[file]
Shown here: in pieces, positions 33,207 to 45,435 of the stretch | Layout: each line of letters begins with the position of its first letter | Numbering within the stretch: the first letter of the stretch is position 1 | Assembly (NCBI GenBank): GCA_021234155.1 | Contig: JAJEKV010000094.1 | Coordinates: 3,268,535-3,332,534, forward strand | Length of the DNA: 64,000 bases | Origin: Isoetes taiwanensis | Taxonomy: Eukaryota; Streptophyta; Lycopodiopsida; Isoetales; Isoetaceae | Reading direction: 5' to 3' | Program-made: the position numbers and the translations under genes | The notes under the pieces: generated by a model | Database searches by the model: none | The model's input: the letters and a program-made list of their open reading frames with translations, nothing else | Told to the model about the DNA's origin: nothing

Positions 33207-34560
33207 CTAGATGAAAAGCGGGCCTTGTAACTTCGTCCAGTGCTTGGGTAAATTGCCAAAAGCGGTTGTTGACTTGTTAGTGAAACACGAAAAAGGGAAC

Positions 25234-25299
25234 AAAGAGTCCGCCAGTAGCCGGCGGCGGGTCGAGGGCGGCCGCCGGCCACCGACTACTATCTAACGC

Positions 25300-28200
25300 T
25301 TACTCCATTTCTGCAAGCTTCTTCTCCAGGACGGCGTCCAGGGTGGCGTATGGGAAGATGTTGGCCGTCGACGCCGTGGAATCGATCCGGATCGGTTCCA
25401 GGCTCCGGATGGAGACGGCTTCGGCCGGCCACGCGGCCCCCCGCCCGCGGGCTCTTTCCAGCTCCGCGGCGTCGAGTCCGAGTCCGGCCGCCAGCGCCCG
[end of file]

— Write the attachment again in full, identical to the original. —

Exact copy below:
Shown here: in pieces, positions 33,207 to 45,435 of the stretch | Layout: each line of letters begins with the position of its first letter | Numbering within the stretch: the first letter of the stretch is position 1 | Assembly (NCBI GenBank): GCA_021234155.1 | Contig: JAJEKV010000094.1 | Coordinates: 3,268,535-3,332,534, forward strand | Length of the DNA: 64,000 bases | Origin: Isoetes taiwanensis | Taxonomy: Eukaryota; Streptophyta; Lycopodiopsida; Isoetales; Isoetaceae | Reading direction: 5' to 3' | Program-made: the position numbers and the translations under genes | The notes under the pieces: generated by a model | Database searches by the model: none | The model's input: the letters and a program-made list of their open reading frames with translations, nothing else | Told to the model about the DNA's origin: nothing

Positions 33207-34560
33207 CTAGATGAAAAGCGGGCCTTGTAACTTCGTCCAGTGCTTGGGTAAATTGCCAAAAGCGGTTGTTGACTTGTTAGTGAAACACGAAAAAGGGAAC

Positions 25234-25299
25234 AAAGAGTCCGCCAGTAGCCGGCGGCGGGTCGAGGGCGGCCGCCGGCCACCGACTACTATCTAACGC

Positions 25300-28200
25300 T
25301 TACTCCATTTCTGCAAGCTTCTTCTCCAGGACGGCGTCCAGGGTGGCGTATGGGAAGATGTTGGCCGTCGACGCCGTGGAATCGATCCGGATCGGTTCCA
25401 GGCTCCGGATGGAGACGGCTTCGGCCGGCCACGCGGCCCCCCGCCCGCGGGCTCTTTCCAGCTCCGCGGCGTCGAGTCCGAGTCCGGCCGCCAGCGCCCG